Mobilizing Multinational Military Operations in Africa: Quick Fixes or Sustainable Solutions?


Professor Tony Chafer, University of Portsmouth
Professor Gordon Cumming, Cardiff University
Dr Roel van der Velde, Cardiff University
Ahmed Soliman, Research Fellow, Horn of Africa, Chatham House
Dr Elisa Lopez Lucia, Université Libre de Bruxelles; University of Portsmouth
Chair: Janet Adama Mohammed, West Africa Programme Director, Conciliation Resources

Peacekeeping missions which have sought to address evolving forms of conflict and instability on the African continent – led by the United Nations, African Union and European Union – have frequently been overstretched.

Across regions including the Sahel, the Horn and West Africa, the issues of violent extremism and criminality – often set against a backdrop of collapsing or severely weakened central states – have led to the mobilisation of a diverse set of new collective responses.

These include notable African-led efforts such as AMISOM in Somalia or more recently the G5 Sahel, where France have played a pivotal role in initiating new and more ad hoc approaches to coalition-building.

As existing multinational missions in Africa continue to evolve on the ground and while new collective opportunities increasingly present themselves, it is critical for policymakers to understand how far such efforts reflect meaningful long-term solutions to the challenges of conflict and insecurity.

At this roundtable event, participants will reflect on how such missions become mobilised and legitimised, the extent to which they can be defined as ‘new’, and whether they represent a truly sustainable means to tackle the issue of conflict in Africa.

This roundtable is held in partnership with Cardiff University and the University of Portsmouth and is supported by the Leverhulme Trust.

Read more on Chatham House

Kabila co-opts the opposition to prolong a family dynasty

The highly contested elections in the Democratic Republic of Congo (DRC) are now over and Joseph Kabila Kabange handed over the presidency to Félix Antoine Tshilombo Tshisekedi on January 24.

Tshisekedi has been quickly recognised officially by the United States, Kenya and all the 16 Southern African Development Community member states to which the DRC belongs, among others.

Much more significantly, the internal and potentially divisive position adopted by the Catholic Church’s National Episcopal Conference of Congo has been undone because six of the eight Catholic bishops in Tshiskedi’s Kasai region have now accepted the electoral outcome, arguing that, however flawed, this is a step towards democracy and social progress for all.R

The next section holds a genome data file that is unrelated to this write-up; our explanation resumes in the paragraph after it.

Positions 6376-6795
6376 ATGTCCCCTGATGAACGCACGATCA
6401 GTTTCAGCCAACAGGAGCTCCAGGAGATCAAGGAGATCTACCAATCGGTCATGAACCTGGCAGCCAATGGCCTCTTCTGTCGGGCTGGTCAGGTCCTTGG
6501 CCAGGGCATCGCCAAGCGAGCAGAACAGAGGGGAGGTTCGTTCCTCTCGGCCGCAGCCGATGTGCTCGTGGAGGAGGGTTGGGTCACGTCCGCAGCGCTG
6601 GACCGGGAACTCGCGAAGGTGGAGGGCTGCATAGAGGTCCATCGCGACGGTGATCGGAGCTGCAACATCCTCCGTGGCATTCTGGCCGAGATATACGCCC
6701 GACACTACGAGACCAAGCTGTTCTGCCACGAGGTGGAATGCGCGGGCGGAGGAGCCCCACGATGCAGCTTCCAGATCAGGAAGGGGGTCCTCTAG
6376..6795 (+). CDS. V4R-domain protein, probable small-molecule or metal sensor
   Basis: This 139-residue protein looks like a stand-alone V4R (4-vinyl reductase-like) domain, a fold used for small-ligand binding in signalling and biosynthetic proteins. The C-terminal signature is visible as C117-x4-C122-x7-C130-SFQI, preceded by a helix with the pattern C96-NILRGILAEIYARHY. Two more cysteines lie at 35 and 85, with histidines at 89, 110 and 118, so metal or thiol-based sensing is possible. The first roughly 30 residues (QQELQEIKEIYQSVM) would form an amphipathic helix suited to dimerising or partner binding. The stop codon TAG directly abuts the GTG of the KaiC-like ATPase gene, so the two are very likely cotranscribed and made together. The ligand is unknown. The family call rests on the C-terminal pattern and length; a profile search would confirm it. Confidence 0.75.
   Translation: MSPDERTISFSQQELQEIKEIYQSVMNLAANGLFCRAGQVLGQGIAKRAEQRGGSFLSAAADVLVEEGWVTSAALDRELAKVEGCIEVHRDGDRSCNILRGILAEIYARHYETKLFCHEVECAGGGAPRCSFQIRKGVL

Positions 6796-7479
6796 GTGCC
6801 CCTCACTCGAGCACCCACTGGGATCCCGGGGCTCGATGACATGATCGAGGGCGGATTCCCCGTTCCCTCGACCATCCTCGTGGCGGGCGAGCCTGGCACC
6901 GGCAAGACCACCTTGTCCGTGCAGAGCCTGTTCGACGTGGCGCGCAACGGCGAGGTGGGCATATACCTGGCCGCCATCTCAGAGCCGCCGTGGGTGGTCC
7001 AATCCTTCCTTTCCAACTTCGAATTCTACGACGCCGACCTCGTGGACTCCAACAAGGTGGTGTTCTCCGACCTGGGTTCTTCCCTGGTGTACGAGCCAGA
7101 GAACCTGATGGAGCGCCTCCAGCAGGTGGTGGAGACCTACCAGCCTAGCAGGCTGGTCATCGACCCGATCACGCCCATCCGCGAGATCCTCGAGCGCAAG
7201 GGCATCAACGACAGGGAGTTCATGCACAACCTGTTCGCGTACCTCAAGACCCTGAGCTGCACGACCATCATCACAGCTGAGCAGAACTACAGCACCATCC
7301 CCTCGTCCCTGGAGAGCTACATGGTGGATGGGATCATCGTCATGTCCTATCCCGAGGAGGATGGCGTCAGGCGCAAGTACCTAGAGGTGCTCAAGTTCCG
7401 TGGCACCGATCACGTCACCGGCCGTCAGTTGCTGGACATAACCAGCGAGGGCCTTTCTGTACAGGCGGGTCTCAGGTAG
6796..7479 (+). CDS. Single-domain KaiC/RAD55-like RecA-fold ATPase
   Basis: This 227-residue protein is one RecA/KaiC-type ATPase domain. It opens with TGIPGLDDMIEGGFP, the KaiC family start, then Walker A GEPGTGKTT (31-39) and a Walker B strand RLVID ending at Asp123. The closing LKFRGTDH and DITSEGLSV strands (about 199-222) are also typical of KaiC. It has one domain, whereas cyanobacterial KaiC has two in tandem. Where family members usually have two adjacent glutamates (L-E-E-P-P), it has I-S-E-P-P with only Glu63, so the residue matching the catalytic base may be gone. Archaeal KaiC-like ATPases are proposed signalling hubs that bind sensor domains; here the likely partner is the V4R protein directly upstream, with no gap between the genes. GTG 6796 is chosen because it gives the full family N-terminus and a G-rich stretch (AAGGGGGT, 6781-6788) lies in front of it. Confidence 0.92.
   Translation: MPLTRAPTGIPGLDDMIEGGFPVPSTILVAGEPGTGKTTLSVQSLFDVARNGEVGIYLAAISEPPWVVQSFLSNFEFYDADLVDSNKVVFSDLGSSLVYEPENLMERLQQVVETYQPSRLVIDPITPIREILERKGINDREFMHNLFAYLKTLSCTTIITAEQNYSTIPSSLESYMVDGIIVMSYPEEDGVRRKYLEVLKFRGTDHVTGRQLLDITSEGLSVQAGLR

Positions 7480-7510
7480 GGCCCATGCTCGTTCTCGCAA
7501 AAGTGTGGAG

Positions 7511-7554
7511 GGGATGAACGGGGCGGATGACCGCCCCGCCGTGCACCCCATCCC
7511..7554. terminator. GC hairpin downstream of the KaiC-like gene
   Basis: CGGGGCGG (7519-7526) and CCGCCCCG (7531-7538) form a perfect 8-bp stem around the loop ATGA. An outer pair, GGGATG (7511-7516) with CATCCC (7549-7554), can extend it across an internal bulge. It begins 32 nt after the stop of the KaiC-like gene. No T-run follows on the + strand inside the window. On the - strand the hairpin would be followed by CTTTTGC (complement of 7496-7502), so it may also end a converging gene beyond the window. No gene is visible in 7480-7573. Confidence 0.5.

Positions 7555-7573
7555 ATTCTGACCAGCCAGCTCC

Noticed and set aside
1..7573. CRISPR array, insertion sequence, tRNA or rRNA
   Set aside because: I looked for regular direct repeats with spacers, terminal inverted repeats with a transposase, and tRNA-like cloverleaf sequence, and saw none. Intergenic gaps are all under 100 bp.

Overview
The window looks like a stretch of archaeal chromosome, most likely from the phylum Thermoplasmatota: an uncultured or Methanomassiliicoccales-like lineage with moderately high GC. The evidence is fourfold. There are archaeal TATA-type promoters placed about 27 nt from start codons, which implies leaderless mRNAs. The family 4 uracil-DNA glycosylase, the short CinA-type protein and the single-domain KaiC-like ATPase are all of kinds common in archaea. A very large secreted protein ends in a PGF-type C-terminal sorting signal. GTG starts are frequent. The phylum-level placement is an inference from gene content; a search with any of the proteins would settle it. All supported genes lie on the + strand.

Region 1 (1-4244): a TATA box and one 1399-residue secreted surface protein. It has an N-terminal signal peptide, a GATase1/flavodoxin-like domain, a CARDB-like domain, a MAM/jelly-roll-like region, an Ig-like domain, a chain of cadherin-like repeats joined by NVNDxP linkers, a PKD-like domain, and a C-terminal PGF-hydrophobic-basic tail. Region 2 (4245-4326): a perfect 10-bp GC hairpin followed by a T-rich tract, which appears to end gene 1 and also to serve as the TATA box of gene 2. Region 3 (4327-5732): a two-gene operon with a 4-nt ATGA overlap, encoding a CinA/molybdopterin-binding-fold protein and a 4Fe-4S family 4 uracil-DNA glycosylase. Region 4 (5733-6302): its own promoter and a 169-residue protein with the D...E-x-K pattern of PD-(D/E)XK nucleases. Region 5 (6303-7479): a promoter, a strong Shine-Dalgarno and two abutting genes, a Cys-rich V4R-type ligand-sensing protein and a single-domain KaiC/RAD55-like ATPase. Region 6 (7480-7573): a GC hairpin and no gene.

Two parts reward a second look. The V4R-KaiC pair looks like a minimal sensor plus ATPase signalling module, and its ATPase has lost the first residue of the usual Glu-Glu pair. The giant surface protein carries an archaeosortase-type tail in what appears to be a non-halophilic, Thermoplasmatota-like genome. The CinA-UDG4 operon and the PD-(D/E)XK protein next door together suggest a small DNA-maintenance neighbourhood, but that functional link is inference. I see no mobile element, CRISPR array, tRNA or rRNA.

But these developments highlight the contradictions and lessons learnt from the past in at least three important aspects.

The first is that Africa is having to contend with the cohesion of elite, hereditary “republican” dynasties, which are expanding and consolidating. 
This was manifest in the temporary collaboration between the families of the late Laurent-Désiré Kabila and the late Étienne Tshisekedi wa Mulumba and now in the consensus reached between Joseph Kabila and Félix Tshisekedi.

This new-found relationship is unequally balanced, with Kabila controlling the instruments of the state, including an important 300 majority of the 500 legislators in the National Assembly, complemented by Tshisekedi’s inherited national mass support and legitimacy.

The test of the collaboration will lie in how they can reach mutual agreement and common positions on the fundamental problems confronting the state, such as governance, domestic and foreign policies, management of the political economy, security and even the selection of alliance partners.

But the ultimate challenge to the new-layered hereditary dynasty is that each partner is inheriting each other’s baggage as well as being expected to respond to the expectations of each other’s constituents.

One of the early issues is Kabila’s understood intentions to run for office again in 2023. This makes it is unlikely that Kabila and his allies, such as the losing presidential candidate, Emmanuel Ramazani Shadary, will go out of their way to strengthen Tshisekedi’s position and enable him to become independent of them.

Something symbolic about this fraught collaboration occurred during the inauguration. Kabila’s handlers had tightened the visible body armour on Tshisekedi to such extent that he couldn’t breathe properly and nearly collapsed; it had to be loosened to enable him to complete his inaugural speech.R

The second salutary lesson is the confirmation that, actually, elections do not matter for succession in the DRC. Consider the flawed elections in July 2006, in November 2011, the Catholic bishops conference-negotiated December 2016 extension (on the basis of which Kabila could prepare the country for elections) and the recent December 2018 polls.

In the midst of the most recent electoral crisis, the African Union, at its summit this month, issued a communiqué requesting the DRC to delay announcing the result until the AU could deploy a special intervention and conflict resolution team from its headquarters in Addis Ababa, a request that was simply ignored.

Read more on Mail & Guardian

By Martin R. Rupiya